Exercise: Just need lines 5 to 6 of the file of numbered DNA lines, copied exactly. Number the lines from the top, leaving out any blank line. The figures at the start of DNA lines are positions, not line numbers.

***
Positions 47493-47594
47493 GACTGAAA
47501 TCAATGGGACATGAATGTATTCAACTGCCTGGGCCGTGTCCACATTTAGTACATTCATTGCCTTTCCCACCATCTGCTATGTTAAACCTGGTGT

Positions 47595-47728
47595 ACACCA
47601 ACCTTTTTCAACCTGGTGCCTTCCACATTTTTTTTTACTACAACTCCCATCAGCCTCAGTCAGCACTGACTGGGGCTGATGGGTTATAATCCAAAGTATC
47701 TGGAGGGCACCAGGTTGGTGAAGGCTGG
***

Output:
47595 ACACCA
47601 ACCTTTTTCAACCTGGTGCCTTCCACATTTTTTTTTACTACAACTCCCATCAGCCTCAGTCAGCACTGACTGGGGCTGATGGGTTATAATCCAAAGTATC